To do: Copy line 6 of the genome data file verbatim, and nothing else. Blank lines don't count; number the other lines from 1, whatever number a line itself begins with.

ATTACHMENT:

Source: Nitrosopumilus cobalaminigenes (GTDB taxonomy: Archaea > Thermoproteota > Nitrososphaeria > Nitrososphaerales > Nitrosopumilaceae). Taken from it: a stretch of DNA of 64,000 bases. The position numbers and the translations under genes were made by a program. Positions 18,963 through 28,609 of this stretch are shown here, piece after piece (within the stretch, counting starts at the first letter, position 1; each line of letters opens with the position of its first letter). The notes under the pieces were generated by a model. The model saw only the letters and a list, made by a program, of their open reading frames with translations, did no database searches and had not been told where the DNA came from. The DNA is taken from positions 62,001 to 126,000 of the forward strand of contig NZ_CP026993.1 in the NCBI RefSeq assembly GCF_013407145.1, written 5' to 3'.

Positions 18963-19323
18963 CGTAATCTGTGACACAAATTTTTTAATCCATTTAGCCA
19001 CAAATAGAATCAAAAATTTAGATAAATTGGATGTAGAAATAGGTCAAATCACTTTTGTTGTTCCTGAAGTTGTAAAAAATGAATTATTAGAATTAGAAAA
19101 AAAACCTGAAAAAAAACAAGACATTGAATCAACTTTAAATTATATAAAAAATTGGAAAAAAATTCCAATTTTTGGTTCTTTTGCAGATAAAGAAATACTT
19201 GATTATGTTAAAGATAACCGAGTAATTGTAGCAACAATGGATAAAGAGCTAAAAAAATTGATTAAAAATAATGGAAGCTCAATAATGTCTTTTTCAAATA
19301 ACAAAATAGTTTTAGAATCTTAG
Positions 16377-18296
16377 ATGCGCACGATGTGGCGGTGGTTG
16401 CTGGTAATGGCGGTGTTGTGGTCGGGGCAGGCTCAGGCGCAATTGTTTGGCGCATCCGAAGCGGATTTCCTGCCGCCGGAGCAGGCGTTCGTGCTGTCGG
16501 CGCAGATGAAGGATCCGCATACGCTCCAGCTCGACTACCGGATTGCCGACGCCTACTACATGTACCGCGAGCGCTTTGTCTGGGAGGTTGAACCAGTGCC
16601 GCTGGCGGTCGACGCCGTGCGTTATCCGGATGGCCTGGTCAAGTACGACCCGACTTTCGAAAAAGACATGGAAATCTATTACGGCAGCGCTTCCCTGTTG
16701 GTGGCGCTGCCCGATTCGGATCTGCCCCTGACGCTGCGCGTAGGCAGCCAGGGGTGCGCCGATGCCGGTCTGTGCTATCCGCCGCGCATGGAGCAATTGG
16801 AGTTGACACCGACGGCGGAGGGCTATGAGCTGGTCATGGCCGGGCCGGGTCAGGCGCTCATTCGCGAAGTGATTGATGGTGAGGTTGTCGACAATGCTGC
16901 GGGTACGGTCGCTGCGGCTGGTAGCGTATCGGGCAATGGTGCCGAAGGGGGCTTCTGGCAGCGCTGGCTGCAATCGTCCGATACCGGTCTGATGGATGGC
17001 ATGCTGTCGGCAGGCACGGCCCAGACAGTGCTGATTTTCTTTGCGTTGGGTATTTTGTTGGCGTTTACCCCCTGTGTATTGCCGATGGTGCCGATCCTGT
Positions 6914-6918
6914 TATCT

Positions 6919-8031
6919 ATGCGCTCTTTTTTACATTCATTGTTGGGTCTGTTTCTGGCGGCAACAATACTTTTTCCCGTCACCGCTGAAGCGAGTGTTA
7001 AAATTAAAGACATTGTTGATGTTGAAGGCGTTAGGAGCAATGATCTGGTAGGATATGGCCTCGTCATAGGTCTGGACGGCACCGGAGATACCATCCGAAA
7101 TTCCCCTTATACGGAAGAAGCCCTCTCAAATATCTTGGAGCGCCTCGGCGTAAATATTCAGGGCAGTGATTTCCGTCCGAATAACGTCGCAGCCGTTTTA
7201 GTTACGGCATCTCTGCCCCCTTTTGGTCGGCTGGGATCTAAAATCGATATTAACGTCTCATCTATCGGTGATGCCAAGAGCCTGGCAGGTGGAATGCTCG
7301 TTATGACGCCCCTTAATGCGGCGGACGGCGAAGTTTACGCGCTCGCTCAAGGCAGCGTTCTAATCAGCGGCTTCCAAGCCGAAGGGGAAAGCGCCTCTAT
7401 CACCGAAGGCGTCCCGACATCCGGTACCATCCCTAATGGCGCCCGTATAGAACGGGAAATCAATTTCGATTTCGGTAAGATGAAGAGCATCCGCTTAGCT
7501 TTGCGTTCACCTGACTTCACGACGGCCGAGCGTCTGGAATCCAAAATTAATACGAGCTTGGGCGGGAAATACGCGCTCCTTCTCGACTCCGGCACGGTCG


19201 GATTATGTTAAAGATAACCGAGTAATTGTAGCAACAATGGATAAAGAGCTAAAAAAATTGATTAAAAATAATGGAAGCTCAATAATGTCTTTTTCAAATA